Risk of coronary abnormalities due to Kawasaki disease in urban area with small Asian population

Am J Dis Child. 1987 Apr;141(4):420-5. doi: 10.1001/archpedi.1987.04460040078020.


The epidemiology of Kawasaki disease in the six-county Chicago metropolitan area (total population, greater than 7,100,000 inhabitants) was characterized by identifying cases, with onset occurring from 1979 to 1983, inclusively, that had been studied by echocardiography. A retrospective survey of the records from pediatric echocardiographic laboratories and pediatric cardiologists at teaching hospitals, as well as a random sample survey of nonteaching hospitals with pediatric beds in the metropolitan area, was carried out. A total of 190 cases were identified, yielding an annual mean minimum incidence of 5.95 per 100,000 children less than 5 years old. Cases occurred endemically with superimposed spring clusters in 1980 and 1983. As seen in other studies, the male-female ratio was 1.58:1, and the peak incidence occurred in children between 1 and 2 years old, with 85% of cases occurring in children under 5 years of age. The racial distribution of cases was as follows: whites, including Hispanics, 62%; blacks, 32%; Asians, 5%; and half-white/half-Asian, 1%. Asians were slightly overrepresented in that they made up only 1.7% of the study area population. The annual minimum incidence for Asian Americans was 24.4 per 100,000 children less than 5 years old; this rate was significantly greater than those for the other racial groups. Although few cases were observed in Japanese-American children, the calculated annual minimum incidence in this small group was approximately 44 per 100,000 children less than 5 years old. The highest incidence was observed in several suburban Chicago zip code areas, where annual rates as high as 84.7 per 100,000 children less than 5 years old were documented. Coronary artery abnormalities were diagnosed by echocardiography in 30 (16%) of 190 cases; the male-female ratio of patients with such abnormalities was 2.75:1. Whites and children under 1 year of age demonstrated the highest incidence of coronary artery abnormalities. White children under 1 year of age appeared to be at particularly high risk for development of coronary abnormalities, with 11 (41%) of 27 white infants manifesting such findings by echocardiography. These infants may represent a subgroup of patients who would benefit particularly from therapy with intravenous gamma globulin for prevention of coronary abnormalities and who require particularly close follow-up care.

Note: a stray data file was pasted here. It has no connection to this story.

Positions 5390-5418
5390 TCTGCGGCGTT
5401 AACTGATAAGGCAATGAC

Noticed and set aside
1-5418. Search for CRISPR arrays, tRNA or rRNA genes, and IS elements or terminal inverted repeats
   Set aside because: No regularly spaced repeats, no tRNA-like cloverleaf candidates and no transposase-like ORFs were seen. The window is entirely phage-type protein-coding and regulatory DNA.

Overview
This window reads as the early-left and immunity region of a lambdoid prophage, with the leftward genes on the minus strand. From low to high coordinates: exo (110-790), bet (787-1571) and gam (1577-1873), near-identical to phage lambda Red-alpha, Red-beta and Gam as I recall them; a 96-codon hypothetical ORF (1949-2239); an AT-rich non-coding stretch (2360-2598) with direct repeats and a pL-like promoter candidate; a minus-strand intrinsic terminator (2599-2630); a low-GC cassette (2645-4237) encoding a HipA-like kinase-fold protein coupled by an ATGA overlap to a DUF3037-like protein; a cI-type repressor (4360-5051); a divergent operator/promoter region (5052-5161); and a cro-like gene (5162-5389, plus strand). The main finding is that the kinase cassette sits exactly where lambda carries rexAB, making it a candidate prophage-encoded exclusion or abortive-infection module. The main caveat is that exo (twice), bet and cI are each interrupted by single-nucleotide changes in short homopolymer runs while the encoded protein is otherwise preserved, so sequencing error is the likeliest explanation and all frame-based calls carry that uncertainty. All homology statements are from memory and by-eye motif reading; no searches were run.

Publication types

  • Research Support, Non-U.S. Gov't
  • Research Support, U.S. Gov't, P.H.S.

MeSH terms

  • Adolescent
  • Age Factors
  • Asia / ethnology
  • Chicago
  • Child
  • Child, Preschool
  • Coronary Disease / diagnosis
  • Coronary Disease / ethnology
  • Coronary Disease / etiology*
  • Echocardiography
  • Female
  • Humans
  • Infant
  • Male
  • Mucocutaneous Lymph Node Syndrome / complications*
  • Mucocutaneous Lymph Node Syndrome / epidemiology
  • Mucocutaneous Lymph Node Syndrome / ethnology
  • Retrospective Studies
  • Risk
  • Sex Ratio
  • Urban Population